High Level Of Toxic Chemical Nonylphenol Found In Drinking Water Across India

A recent study by the Shriram Institute of Industrial Research in New Delhi has found a high level of toxic chemical nonylphenol in drinking water across India.

High Level Of Toxic Chemical Nonylphenol Found In Drinking Water Across India 1

High concentrations of the hazardous toxin nonylphenol were found in drinking water across the country, according to a study. According to the study titled Toxic Chemical Nonylphenol: A Barrier to Safe Drinking Water, there are 29 to 81 times more toxic chemicals in drinking water than is permissible.

Drinking water samples were gathered from various regions in the country and delivered to the Shriram Institute of Industrial Research in New Delhi for examination as part of the study. A sample of Bathinda borewell water was found to have the highest nonylphenol concentration (80.5 ppb).

“Nonylphenol is a toxic chemical and a well-known endocrine disruptor associated with a number of adverse effects on human health. Daily intake of nonylphenol through drinking water can have adverse health impacts on citizens”, said Piyush Mohapatra, Senior Programme Coordinator, Toxics Link, the organisation that carried out the study.

In addition, nonylphenol has been classified as a chemical of global concern by the United Nations Environment Programme (UNEP).

Nonylphenol is frequently used to make nonylphenol ethoxylates (NPEs). NPEs are employed in everyday consumer goods such detergents, wetting agents, and dispersants as well as as surfactants.

NPEs are released into the environment and eventually decompose into nonylphenols, which can enter many environmental matrices like soil and water. Additionally, it’s possible for the chemical to escape during industrial cleaning procedures and from wastewater produced during the creation of NPEs.

Nonylphenol was identified in detergents offered on the Indian market, with the highest concentration being 11.92 percent, according to a 2019 study by Toxics Link. Additionally, it was found in remarkably high concentrations in every sample of a river or lake analyzed for that particular study.

Additionally, there are no laws in the country that would limit or gradually phase out the use of NPEs in detergents and other consumer goods to stop the release of nonylphenol into the environment, particularly water bodies.

“European Union and countries like US, Japan and China have already acknowledged the dangers of this chemical and have come up with regulations to phase out the chemical in many of the products including detergents for minimising the risks at the downstream level,” said Dr Omkar Gaonkar.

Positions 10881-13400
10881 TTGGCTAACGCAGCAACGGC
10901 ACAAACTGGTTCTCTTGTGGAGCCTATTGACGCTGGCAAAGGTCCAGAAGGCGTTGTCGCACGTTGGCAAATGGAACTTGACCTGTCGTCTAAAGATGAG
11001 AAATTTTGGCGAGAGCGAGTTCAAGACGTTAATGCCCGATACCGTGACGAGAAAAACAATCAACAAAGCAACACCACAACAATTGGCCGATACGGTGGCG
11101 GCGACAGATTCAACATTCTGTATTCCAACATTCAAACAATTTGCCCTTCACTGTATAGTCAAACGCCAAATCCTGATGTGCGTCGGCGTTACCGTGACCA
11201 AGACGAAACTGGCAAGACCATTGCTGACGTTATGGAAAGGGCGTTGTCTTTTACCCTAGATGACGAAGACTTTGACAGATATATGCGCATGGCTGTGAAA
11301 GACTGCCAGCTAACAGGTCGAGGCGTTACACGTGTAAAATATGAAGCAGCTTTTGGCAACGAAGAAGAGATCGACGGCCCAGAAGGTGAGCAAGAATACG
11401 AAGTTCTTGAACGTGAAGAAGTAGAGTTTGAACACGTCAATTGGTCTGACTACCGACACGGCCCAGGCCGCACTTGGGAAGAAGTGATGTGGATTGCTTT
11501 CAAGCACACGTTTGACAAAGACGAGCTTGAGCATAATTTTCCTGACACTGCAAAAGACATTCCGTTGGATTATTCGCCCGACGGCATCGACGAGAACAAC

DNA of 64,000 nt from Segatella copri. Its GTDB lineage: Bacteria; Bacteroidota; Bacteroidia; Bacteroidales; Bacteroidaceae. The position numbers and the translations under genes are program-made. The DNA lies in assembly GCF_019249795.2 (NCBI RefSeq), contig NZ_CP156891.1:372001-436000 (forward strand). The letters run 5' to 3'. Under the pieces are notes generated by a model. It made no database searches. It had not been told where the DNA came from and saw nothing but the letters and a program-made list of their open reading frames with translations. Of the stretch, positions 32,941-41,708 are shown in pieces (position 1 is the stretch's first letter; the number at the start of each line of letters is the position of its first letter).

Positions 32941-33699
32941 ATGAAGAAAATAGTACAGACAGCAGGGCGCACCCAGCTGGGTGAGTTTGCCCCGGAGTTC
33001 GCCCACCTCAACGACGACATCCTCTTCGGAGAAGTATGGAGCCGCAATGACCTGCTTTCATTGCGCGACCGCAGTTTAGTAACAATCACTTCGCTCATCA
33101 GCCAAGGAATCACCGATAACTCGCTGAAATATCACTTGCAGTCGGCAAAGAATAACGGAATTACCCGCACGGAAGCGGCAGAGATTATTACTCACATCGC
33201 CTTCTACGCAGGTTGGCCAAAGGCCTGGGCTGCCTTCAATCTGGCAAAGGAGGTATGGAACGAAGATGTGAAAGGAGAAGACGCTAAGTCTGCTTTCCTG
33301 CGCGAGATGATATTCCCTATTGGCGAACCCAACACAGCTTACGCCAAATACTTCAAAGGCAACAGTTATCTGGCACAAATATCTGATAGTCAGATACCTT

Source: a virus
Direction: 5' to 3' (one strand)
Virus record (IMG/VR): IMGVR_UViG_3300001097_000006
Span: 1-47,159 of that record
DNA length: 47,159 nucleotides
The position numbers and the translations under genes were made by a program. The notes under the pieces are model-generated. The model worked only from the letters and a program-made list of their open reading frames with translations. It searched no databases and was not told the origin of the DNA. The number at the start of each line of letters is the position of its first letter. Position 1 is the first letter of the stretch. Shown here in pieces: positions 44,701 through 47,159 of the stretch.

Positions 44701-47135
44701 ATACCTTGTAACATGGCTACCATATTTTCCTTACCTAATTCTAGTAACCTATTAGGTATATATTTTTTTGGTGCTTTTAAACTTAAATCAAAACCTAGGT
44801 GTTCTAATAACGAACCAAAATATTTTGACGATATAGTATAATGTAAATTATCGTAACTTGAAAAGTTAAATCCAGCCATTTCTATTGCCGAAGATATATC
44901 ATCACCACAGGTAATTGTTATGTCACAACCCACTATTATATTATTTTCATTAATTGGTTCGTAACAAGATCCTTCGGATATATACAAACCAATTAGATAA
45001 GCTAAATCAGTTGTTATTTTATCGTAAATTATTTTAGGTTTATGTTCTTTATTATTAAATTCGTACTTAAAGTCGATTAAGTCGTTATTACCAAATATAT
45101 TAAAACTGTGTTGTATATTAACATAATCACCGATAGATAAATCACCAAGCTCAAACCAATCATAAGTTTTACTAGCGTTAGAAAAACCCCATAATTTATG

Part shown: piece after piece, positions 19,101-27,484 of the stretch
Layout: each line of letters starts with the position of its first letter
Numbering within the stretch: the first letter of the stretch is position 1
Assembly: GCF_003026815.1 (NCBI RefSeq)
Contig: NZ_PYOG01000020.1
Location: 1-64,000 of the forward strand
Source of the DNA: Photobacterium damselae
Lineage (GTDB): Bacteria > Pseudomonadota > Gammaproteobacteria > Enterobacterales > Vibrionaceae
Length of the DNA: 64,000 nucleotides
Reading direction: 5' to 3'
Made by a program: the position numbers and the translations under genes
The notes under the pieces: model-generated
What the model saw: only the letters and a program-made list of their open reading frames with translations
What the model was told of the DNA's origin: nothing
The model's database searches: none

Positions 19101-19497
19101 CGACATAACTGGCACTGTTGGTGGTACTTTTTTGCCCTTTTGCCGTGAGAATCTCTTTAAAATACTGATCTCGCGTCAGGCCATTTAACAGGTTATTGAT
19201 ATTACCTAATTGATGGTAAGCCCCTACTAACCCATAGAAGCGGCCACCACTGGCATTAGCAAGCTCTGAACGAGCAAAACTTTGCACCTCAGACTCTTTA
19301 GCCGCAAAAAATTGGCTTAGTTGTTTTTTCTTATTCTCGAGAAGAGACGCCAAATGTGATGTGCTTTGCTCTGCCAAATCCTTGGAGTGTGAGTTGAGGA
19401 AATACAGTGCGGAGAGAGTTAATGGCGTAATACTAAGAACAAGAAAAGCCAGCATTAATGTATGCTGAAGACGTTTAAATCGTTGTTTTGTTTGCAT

He further said, “These countries have also established water quality criteria and standards for nonylphenol.”

“Presence of nonylphenol in drinking water is of serious concern to human health and will require thorough investigation and creation of suitable standards for nonylphenol in drinking water. This measure will go a long way in ensuring water quality and availability of safe drinking water to citizens,” said Satish Sinha, Associate Director, Toxics Link.

GreatGameIndia is being actively targeted by powerful forces who do not wish us to survive. Your contribution, however small help us keep afloat. We accept voluntary payment for the content available for free on this website via UPI, PayPal and Bitcoin.

Support GreatGameIndia


  • Nonylphenol was discovered in every sample, with levels varying from 29.1 to 80.5 ppb.
  • The tap water from a government supply in Indraprastha, New Delhi, had the lowest concentration (29.1 ppb), while the tap water from a borewell in Bathinda had the highest concentration (80.5 ppb). 
  • The drinking water samples had nonylphenol values ranging from 58.861.5 ppb. From three samples of drinking water, two were filtered (61.5 ppb in Ghaziabad, Uttar Pradesh, and 58.8 ppb in Sancole, South Goa), and one was RO-treated (61.1 ppb in Bhatinda, Punjab)
  • Nonylphenol concentrations were 29 to 81 times greater in water samples than the BIS limit for phenolic chemicals in drinking water (1 ppb). When compared to the US EPA safety threshold for freshwater quality standards, these numbers are even higher.

Leave a Reply